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Let students do some teaching! Have students create a storyboard that teaches how to do something for the winter holidays. This could be how to make a certain kind of holiday decoration, how to choose a gift for someone, how to wrap a present, how to make a great cup of hot chocolate, or anything else they'd like to teach!
The storyboard must include all the steps needed to complete the task. The steps can be directed to the reader using the imperative mood, or students can tell a pseudo-story like the example of “How to Play the Dreidel” below!
The dreidel is a top most often used during the Hanukkah season.
Every player starts with the same number of game pieces. The game pieces can be candy, pennies, nuts, dried fruit, or chocolate coins referred to as "gelt".
Each player puts one game piece into the pot at the start of the round.
The first player spins the dreidel. What he does next is based on the side of the dreidel facing up after it stops spinning.
There are four sides to a dreidel and each has a Hebrew letter. The letters come from "Nes Gadol Hayah Sham" (a great miracle happened there), which refers to the miracle of the oil.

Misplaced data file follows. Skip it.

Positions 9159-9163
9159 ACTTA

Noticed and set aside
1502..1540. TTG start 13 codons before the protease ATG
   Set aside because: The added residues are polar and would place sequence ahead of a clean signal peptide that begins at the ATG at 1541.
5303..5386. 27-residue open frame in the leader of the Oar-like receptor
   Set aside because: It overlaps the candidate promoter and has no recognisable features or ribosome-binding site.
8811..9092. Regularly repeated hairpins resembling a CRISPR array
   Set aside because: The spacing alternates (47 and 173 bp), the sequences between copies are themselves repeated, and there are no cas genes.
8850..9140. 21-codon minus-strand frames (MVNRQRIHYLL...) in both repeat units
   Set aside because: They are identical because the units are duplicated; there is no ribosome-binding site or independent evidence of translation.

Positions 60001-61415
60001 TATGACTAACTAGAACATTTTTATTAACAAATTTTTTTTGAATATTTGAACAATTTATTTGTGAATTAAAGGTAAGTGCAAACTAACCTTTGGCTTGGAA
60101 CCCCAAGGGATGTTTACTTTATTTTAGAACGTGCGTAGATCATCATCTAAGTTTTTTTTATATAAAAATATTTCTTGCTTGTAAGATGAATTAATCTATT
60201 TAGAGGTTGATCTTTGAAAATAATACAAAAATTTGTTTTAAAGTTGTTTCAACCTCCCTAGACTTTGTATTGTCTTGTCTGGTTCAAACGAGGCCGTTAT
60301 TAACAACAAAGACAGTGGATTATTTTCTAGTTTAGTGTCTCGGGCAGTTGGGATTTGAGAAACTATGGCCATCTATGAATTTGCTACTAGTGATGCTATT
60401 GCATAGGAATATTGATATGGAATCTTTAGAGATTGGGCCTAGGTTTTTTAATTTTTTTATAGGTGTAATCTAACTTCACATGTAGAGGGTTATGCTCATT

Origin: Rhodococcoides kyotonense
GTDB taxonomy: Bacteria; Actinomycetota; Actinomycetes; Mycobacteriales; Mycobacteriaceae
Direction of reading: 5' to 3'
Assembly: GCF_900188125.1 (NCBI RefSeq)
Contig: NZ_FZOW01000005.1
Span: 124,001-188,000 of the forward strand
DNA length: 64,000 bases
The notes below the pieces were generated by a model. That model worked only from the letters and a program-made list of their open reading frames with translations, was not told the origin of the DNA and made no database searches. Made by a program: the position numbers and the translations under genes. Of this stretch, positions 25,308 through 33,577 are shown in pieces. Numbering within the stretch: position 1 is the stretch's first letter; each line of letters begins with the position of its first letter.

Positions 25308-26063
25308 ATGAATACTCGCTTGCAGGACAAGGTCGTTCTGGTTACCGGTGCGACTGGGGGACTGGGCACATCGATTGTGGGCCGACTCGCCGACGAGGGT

Jimmy spins and the dreidel lands with the "shin" letter facing up. Jimmy has to put one of his game pieces into the pot in the middle.
For Jakob's turn, the dreidel lands on "nun". "Nun" stands for "nothing", so Jakob doesn't give or get any gelt.
Becky gets "gimel", which stands for all. Becky gets to take everything in the middle!
Whenever the pot is empty, everyone needs to put one piece in again. If a player cannot put a piece in when they need to, that player is "out".
It's Jimmy's turn again, and he spins to "he", for half. He takes half of the pieces in the pot. Since there is an odd number, he takes half of the amount rounded up: two pieces.
The game is over when all but one player is "out"!